According to Forrester, a top research and advisory firm, digital marketing—including email and social media—will cost businesses nearly $105 billion by the year 2019.
This is no small amount, especially when you’re a smaller business. So, when paying your marketing bills, you certainly want to follow marketing advice that works.
With that thought in mind, here are eight pieces of advice that some people recommend, but which you should avoid implementing in your own digital marketing strategy:
1. “You should be on every social media platform possible.”
While this seems like good advice on the surface, especially with Statista reporting that there are an estimated 2.35 billion social network users worldwide, it’s only good in part. Yes, you do want to be on some social media platforms, but you definitely don’t need to be on all of them. Pick the ones that make the most sense for you (because those are the ones your target market spends the most time on) and forget the rest.
2. “Save time and automate your social media posts.”
There is a huge push nowadays to automate as many activities as we can in order to save some much-needed time. However, putting your social media posts on autopilot can put you out of touch with your followers. Plus, prescheduled posts may be out of sync or (worse yet) be in bad taste with the news of the day.
3. “The best way to grow your email list is to buy it.”
Because building an email list can take time, it’s pretty tempting to purchase one instead. But one problem with this piece of advice is that lists can be expensive. Furthermore, it’s a quick way to get yourself marked as a spammer, an action that Business Insider reports can lock up your account if more than 0.5 percent of your emails are tagged as such by the receivers.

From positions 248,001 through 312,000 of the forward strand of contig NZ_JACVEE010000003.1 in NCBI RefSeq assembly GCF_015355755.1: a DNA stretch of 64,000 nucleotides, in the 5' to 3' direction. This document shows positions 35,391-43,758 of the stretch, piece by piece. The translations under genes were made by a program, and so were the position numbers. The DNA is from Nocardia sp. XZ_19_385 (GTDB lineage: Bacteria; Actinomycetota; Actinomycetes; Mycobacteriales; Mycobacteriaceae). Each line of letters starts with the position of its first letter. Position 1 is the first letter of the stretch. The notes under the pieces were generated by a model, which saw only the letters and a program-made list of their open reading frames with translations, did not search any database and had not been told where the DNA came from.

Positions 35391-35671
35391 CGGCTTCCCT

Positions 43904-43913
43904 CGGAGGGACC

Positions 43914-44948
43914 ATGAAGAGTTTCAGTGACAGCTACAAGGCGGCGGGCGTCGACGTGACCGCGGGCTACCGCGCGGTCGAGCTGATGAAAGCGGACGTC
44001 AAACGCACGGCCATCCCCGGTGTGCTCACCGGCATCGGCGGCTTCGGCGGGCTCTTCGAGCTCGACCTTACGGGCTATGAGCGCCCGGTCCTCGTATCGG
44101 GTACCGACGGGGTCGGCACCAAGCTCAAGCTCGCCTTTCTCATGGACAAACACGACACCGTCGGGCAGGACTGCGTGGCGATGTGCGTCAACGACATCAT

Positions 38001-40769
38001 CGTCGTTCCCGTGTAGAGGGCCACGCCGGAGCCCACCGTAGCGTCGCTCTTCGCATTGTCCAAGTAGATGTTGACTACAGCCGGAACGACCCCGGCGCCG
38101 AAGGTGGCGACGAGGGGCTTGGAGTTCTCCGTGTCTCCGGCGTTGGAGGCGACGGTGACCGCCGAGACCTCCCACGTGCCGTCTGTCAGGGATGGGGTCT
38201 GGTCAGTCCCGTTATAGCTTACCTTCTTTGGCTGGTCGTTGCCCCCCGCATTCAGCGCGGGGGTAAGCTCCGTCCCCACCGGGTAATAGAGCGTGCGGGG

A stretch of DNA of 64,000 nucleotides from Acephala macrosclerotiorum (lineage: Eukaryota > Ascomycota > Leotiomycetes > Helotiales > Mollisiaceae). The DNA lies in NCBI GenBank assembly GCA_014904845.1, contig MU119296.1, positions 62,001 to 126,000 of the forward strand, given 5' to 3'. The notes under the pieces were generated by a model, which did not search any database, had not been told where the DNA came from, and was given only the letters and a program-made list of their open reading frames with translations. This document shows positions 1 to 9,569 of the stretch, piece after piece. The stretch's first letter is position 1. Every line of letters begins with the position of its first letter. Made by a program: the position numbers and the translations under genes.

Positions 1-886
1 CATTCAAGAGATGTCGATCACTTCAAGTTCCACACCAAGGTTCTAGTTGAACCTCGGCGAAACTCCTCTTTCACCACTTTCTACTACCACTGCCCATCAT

4. “If you want to make a big impact, personalize your emails as much as possible.”
Admittedly, some personalization is good as it can help you better connect with your target market. However, personalize too much and you can easily take your emails from welcome inbox finds to messages that make the receiver wonder if you know too much about them.
5. “The best time to send your business emails is Monday at 9 a.m.”
The issue with this digital marketing advice is that there’s no one day and time that is best for all markets. So, take a look at your list and send your email at a time when they’re most likely to open it and read it. This may be Monday at 9 a.m., but it may also be Saturday at 2 p.m. If you’re not sure, try different days and times and see which one offers the best response.
6. “When it comes to marketing content, keywords rule so use them as often as you can.”
In the early days of the internet, getting found online required that your content be keyword-rich. Today, search engines pay more attention to topics than keywords or phrases, making the value of keyword-stuffing a thing of the past. This enables you to focus on quality instead, giving your readers a reason to keep coming back for more.
7. “The only one who should be posting on your site is you.”
While it’s true that you likely know more about chiropractic than anyone else in your office, that doesn’t mean that you’re the one who should be solely responsible for your blog or newsletter. This is especially true if you don’t have time (limiting how often you’re able to post) or if you’re not the best writer. Whether you assign this duty to other office staff or even hire it out, sometimes delegating this responsibility is the best thing you can do.
8. “It’s best to be passive in your posts or else you’ll sound too demanding.”
Marketing 101 tells us that if there’s something you want your target market to do, you have to ask them to do it. This applies to digital marketing as well. Want your followers to comment on, like, or share your posts? Ask them to do it. Would you like them to share your email with their family and friends? Tell them that. If you don’t ask them to do something, they likely won’t do it on their own.